In Syria, a diverse cultural protest movement is rebelling against the Assad regime in a way that is both subtle and open. Charlotte Bank reports
For a year now, people in Syria have been taking to the streets to demand their civil rights. This was a revolution of the marginalized right from the outset, an expression of discontent from ordinary people whose hopes for a better life have been repeatedly dashed in recent years – people tired of watching as the rich elite, most of them close to the Damascus regime, acquired more and more wealth.
In Syria, artists and intellectuals expressed their solidarity with the demonstrators at a very early stage, although they were not necessarily the driving force behind the anti-Assad rebellion.
As the Syrian filmmaker Hala Alabdallah says, "this is truly a revolution from the people and of a people waking up after 40 years of repression." The battle is taking place on a great variety of fronts: on the streets and squares of Syrian cities, in homes and in the virtual world.
Strategies against despots
The protests in Syria appear in a totally different guise to recent rebellions in Egypt and Tunisia. In these Arab nations, it was above all the concentrated masses of people on the streets and squares that eventually brought about the dictators' fall. In Syria on the other hand, demonstrators were forced right from the outset to choose new forms of protest, as large gatherings of people in central locations would have been an easy target for the army and security forces.
Inventiveness and creativity were called for as a consequence. In Syria, people have relied primarily on the surprise effect. Both intellectuals and ordinary Syrians have so far been actively involved in these creative forms of resistance.
For example on Youtube, aside from the copious footage showing atrocities committed against people, there are numerous short videos commenting on the day's events or reflecting the hopes of the population. One film, a production in performance style, presents the latest constitutional referendum as a farce, as voters throw their completed ballot papers directly into the bin (instead of into the ballot box).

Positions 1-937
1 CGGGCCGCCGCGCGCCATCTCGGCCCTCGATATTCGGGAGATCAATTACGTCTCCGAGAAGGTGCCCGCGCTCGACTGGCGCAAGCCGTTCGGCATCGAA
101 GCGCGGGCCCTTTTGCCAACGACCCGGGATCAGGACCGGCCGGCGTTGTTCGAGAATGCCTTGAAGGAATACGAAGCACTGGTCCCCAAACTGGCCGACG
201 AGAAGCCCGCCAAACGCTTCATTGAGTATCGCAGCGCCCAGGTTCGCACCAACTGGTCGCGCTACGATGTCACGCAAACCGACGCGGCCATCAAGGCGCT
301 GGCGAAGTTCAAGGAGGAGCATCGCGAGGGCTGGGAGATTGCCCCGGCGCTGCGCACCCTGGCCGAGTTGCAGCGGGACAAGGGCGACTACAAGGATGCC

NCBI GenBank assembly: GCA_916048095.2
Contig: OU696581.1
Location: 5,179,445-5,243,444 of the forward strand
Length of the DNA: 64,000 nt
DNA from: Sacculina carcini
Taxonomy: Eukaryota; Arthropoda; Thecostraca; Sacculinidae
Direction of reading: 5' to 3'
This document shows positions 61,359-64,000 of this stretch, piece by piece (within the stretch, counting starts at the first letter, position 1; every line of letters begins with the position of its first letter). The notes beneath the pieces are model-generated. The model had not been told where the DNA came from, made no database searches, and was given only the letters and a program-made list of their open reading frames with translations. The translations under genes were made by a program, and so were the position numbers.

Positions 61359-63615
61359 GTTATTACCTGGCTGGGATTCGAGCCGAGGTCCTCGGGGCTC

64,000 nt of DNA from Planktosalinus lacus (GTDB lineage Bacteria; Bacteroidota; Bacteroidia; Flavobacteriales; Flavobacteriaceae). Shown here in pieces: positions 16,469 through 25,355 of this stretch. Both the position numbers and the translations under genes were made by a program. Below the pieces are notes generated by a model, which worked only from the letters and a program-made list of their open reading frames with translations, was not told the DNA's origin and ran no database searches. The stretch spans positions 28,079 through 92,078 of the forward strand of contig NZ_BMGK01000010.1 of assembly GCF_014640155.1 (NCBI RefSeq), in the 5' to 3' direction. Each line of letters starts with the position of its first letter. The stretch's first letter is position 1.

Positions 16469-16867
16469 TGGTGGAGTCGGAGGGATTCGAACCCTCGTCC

There are also videos that take aim at the official versions and reports issued by Syrian state media. Filmed in the style typical of undercover journalism, another video shows a "terrorist cell" entering into the fray with projectiles made out of aubergine and okra.
The blood-red fountains of Damascus
Alongside the virtual productions, there have also been regular stunts staged in the public domain. In one particular protest action, red paint was tipped into the fountains of Damascus. This stunt was repeated several times until the authorities were finally forced to shut off the water supply.
On other occasions, the presidential palace was "fired upon" with a laser gun, activists rolled table tennis balls emblazoned with inflammatory slogans down Qassioun Mountain, and balloons affixed with liberation messages have frequently been released into the sky. Music, singing and dancing quickly became key sustaining elements of the resistance, thereby helping it to attain a new dimension – with entire streets pulsing to the rhythms of the collective "Dabke" folk dance.
Amateur songwriter Ibrahim Qashoush found fame with the song "Yalla irhal ya Bashar!" ("Get out Bashar!"), which became the soundtrack to the mass protests in Hama in early July last year. The artist was found murdered a short time later.
But although the regime was able to eliminate the author of the song, it could not erase his work. His song advanced to become the unofficial hymn of the revolution and could be repeatedly heard during the demonstrations, sometimes blaring out from cassette recorders that had been hidden in garbage cans in several Syrian cities.